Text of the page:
A Burns Night one Bute soldier would never forget

Sergeant Neil McLellan with his friend Anthony Coulthard - one of the many soldiers who did not survive the 'Long March' in the early months of 1945.
Sergeant Neil McLellan with his friend Anthony Coulthard - one of the many soldiers who did not survive the 'Long March' in the early months of 1945.

Seventy years ago this weekend, Bute soldier Neil McLellan left a Nazi prisoner-of-war camp for the last time, five years after being captured - and Neil’s grandson Colin Fulcher has shared some of his grandfather’s wartime memories with readers of The Buteman.

Neil, a sergeant in the 202 Anti-Tank (Isle of Bute) Battery of the Royal Artillery, 51st Highland Division, was one of many men from Bute who were taken prisoner by German forces at Saint-Valery-en-Caux in France in 1940.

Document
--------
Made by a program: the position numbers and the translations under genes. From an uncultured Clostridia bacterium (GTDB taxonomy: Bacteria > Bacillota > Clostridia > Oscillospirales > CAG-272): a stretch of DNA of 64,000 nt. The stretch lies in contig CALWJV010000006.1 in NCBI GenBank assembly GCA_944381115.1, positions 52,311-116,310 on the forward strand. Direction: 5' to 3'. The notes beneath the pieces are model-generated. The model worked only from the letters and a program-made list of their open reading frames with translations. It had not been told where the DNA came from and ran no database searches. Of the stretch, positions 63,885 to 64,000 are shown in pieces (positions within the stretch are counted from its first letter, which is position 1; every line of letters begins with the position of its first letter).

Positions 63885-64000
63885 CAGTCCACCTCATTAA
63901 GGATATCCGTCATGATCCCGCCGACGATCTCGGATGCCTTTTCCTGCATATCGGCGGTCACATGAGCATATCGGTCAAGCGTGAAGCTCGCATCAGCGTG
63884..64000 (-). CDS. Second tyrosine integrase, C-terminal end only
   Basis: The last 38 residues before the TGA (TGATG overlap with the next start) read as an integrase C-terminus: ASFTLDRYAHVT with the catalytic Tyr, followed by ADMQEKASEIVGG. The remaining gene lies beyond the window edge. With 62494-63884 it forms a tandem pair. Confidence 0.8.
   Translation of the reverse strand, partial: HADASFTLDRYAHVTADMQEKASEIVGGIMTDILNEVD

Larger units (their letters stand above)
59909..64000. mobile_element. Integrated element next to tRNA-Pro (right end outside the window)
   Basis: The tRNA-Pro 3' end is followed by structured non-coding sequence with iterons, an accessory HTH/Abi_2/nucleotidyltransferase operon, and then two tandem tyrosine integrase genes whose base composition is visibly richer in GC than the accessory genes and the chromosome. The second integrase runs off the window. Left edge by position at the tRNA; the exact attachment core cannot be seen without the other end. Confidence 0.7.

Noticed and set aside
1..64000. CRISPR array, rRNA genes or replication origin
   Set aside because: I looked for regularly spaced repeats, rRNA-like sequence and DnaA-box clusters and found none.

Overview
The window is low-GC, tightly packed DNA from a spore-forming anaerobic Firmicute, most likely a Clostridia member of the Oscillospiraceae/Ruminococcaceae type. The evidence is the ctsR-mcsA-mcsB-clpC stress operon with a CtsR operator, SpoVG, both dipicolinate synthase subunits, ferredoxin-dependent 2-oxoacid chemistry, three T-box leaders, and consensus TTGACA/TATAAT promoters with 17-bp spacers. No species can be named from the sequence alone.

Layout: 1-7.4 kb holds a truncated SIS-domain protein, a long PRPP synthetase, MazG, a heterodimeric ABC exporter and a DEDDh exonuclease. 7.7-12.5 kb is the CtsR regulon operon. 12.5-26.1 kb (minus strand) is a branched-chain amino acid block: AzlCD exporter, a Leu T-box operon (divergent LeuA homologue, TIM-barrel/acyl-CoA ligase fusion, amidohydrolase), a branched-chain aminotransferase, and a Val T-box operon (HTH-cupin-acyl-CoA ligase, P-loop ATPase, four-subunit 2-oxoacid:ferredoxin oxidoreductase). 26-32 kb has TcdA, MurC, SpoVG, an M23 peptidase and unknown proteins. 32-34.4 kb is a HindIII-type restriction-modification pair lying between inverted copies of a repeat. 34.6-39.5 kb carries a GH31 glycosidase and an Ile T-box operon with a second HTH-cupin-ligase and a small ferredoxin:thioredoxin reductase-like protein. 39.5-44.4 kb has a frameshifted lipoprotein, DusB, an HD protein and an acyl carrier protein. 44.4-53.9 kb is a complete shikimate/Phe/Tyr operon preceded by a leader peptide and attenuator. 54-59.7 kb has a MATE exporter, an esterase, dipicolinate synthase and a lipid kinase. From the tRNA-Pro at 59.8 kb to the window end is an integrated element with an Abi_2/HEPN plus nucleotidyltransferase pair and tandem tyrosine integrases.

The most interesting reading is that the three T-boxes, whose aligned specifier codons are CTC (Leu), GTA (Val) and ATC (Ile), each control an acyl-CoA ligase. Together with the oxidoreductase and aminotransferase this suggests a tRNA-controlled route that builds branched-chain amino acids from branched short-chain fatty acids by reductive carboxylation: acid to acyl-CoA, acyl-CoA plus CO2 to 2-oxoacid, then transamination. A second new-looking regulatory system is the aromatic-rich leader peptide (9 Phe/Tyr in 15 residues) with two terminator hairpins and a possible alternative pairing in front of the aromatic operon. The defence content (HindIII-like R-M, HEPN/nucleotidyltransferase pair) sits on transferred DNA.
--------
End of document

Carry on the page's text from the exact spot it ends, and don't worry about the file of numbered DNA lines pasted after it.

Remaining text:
But his departure from the Stalag XX-A camp in Thorun, Poland on January 25, 1945, with Soviet forces advancing rapidly on the German lines, wasn’t the end of his captivity: Neil and his campmates were just beginning a long and brutal march, lasting several months, through some of the worst weather seen in Europe for generations, as the Germans desperately tried to keep their prisoners from being liberated.

Colin’s recollections of just a few of his grandfather’s stories - and an account of his own visit to the camp in July 2013 - appear in full in the January 23 issue of The Buteman, on sale now.